I keep thinking about what she said, though. It was not something I expected her to say. This classmate with whom I hardly spent any time—and the little time we did spend together was spent joking around—thought I was funny because she thinks I take things seriously. I didn’t realize I had ever acted particularly serious around her, especially not enough for her to find it amusing. And I didn’t realize that it was so easy for other people to notice that about me. Am I really that serious about life?

I was trying to figure out what, in our limited time together, had given her that opinion.

The best answer I can drum up happened last week. Our class was planning on dressing up for Halloween with a “geriatric” theme. She asked if I was going to dress up, and I told her that I wasn’t because it seemed mildly offensive; I didn’t want to feel like I was making fun of the people at my work. (I work at a retirement home.) Maybe this is it? Me being a little overly serious about a very nonsensical topic. The truth is even though I do think it had potential to be a tiny bit offensive, mostly I just don’t care a thing about having school spirit, especially when it means exerting energy to put together a costume for a holiday I don’t even like.


Yeah, I just reread that paragraph.

No matter how I spin it, that sounds like
a person who takes things pretty seriously.

Or I’m just a grump.

(Probably both are true.)

Anyway, I thought about this the whole car ride home (the mark of someone with a serious personality?) and have come to grips with the fact that I probably do come off as serious, even to those who don’t know me well.

There are times when I get silly, times when I’m the farthest thing from serious. But the truth is that even then I always have my critical lens within reach. I think about things a lot. …”Things” meaning everything. And I normally think about these “things” with a serious perspective. I think about society and how people treat each other and what our actions mean below the surface and the origin of our words and our traditions and world religions and conflicting view points and the point of life and yada yada yada. I sometimes have a hard time with small talk, and my preoccupation with these thoughts is probably why. I’d rather sit and talk about heavy things than be entertained with lighthearted topics. Isn’t that kind of messed up? But truthfully, the big, heavy things are what entertain me.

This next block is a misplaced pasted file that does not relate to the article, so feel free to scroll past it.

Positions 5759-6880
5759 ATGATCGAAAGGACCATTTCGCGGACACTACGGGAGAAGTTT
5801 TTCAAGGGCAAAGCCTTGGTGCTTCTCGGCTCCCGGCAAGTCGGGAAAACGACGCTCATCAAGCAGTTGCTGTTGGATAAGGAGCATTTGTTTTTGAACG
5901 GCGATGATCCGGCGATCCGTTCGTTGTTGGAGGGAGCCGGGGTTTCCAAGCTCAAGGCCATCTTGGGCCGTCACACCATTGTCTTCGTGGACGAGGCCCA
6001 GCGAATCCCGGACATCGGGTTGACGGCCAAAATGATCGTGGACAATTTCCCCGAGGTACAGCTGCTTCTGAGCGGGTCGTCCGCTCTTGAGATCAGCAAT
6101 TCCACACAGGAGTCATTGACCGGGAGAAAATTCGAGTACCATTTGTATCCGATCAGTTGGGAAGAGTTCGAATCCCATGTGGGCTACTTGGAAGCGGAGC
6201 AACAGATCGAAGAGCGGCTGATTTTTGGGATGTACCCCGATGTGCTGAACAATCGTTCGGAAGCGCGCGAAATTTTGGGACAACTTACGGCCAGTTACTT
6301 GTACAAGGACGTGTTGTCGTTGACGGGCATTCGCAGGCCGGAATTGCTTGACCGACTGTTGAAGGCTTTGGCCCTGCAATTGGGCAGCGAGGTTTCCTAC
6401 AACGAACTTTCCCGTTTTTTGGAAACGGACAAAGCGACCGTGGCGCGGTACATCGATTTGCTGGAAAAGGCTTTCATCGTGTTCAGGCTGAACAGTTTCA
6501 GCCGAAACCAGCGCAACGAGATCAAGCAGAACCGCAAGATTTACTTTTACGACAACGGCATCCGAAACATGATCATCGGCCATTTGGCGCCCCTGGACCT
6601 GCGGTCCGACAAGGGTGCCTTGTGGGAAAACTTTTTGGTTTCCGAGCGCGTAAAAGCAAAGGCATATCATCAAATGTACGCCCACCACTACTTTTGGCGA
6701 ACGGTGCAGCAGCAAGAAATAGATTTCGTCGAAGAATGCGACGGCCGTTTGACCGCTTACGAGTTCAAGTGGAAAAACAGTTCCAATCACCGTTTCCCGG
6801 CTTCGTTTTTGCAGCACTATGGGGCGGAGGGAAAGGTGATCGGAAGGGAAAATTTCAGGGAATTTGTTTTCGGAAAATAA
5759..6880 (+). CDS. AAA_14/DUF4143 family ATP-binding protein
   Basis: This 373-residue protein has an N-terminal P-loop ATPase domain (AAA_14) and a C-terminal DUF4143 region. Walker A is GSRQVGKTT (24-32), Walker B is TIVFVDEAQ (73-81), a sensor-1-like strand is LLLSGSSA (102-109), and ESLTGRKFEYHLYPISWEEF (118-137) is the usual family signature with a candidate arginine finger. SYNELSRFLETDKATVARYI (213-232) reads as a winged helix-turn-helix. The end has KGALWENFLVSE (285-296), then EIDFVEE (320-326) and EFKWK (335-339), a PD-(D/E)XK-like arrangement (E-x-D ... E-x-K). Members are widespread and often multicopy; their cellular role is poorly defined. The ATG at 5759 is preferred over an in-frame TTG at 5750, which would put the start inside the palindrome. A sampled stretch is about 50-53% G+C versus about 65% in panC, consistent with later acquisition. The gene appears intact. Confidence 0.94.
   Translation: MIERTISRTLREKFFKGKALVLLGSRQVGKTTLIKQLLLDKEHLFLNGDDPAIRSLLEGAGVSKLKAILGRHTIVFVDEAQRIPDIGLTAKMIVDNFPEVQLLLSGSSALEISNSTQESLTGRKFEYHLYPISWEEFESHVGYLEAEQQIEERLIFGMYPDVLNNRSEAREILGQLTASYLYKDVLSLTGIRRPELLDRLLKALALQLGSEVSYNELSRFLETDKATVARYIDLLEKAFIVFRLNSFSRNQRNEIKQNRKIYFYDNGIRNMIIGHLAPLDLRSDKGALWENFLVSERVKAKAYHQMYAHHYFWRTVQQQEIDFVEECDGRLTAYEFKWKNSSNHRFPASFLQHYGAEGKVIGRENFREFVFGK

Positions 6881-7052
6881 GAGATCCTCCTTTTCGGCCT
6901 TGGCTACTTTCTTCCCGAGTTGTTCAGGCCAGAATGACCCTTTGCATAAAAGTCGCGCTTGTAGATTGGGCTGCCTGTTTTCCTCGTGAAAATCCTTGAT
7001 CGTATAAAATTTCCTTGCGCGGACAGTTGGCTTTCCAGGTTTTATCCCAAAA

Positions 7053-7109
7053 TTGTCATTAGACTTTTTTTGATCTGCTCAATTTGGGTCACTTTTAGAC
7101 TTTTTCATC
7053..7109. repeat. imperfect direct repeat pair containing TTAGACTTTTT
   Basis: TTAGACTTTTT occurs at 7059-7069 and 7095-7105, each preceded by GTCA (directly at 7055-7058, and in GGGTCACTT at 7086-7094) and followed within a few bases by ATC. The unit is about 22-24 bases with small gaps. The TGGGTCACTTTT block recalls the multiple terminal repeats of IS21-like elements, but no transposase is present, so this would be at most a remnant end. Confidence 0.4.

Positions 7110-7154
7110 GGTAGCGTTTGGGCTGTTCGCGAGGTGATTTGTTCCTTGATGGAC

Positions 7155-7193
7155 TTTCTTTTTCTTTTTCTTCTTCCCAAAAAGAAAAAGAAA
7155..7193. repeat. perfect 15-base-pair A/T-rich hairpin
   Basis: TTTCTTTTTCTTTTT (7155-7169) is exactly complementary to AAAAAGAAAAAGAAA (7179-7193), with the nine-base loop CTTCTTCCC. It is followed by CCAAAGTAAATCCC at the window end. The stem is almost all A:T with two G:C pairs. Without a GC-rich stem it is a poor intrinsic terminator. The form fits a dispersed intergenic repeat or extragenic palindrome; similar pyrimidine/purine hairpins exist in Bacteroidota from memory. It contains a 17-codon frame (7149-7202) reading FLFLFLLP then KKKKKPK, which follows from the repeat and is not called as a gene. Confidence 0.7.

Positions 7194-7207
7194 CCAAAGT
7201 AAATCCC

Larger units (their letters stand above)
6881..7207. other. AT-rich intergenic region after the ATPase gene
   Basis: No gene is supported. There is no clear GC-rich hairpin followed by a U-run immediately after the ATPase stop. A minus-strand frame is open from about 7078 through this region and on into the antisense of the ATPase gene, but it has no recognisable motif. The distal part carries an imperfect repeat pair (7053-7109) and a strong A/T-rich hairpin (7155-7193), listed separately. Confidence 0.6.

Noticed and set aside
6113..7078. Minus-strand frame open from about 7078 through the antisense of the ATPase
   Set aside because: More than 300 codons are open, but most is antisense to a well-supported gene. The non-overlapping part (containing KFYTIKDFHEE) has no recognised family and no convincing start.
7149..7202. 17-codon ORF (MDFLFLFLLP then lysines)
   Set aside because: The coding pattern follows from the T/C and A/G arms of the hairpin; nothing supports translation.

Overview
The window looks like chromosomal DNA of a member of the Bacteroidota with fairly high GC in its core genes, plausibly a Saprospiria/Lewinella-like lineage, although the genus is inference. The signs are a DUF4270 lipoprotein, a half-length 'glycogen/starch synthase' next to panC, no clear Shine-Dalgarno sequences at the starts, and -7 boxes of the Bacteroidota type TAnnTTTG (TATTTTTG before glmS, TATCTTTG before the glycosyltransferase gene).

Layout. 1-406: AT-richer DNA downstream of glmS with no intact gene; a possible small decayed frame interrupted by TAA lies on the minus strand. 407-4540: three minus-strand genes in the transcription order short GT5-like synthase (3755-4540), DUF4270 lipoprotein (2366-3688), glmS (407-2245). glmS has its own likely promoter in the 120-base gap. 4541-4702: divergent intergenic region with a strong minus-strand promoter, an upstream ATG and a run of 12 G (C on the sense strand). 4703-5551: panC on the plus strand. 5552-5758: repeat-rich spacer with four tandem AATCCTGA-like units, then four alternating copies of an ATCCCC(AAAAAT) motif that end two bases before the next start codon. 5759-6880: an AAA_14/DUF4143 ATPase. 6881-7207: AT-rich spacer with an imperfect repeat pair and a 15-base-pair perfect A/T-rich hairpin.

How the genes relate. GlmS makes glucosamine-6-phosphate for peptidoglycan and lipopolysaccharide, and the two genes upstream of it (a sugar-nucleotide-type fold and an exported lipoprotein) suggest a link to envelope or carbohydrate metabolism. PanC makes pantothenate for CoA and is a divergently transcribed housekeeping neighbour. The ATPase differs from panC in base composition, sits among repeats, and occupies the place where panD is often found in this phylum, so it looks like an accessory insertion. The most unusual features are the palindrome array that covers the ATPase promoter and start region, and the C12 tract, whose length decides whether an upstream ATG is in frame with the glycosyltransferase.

I don’t think it’s a good thing, necessarily. Sometimes I wish I were different. Sometimes I think it’d be easier for everyone around (myself included) if I just didn’t take things so seriously. But, Kermit said it, and I ought to listen: “When green is all there is to be, it could make you wonder why, but why wonder why wonder? I am green and it’ll do fine…”

So I’ll keep to it. I’ll just be here writing long, serious analyses of why people perceive me as serious. And all will be right with the world.

(Title from Indigo Girls’ Galileo.)

1 comment » | quirks, what's inside

gastric block: like mental block but worse

August 20th, 2010 — 11:53am

Mmm, cereal. My go-to breakfast or mid-day snack (or dinner, I won’t lie). Earlier this week, I got home from school, poured myself a giant bowl of Cinnamon Toast Crunch, and sat down in front of the TV to relax for a few. As I polished off the last sugar-coated square, I noticed something kind of weird. A tiny dark clump floating in the now sugar-saturated milk. I thought, “It’s probably just a clump of cinnamon or maybe a little broken off chunk of cereal.” But it looked odd enough that I scooped it up into my spoon and went to examine it under better light.

I don’t know if I’m glad or regretful that I did that.

Dead bug. Chilling on my spoon. In a little puddle of milk. It was a creepy, brown, segmented bug with about a million legs packed on to it’s tiny body. Who cares if it was probably only about 1/16 of an inch and you needed a magnifying glass to really see it, it still completely grossed me out. I sat there looking at my bowl of sugary milk, freshly eaten, and I wondered how many of those critters made it down the hatch into my stomach.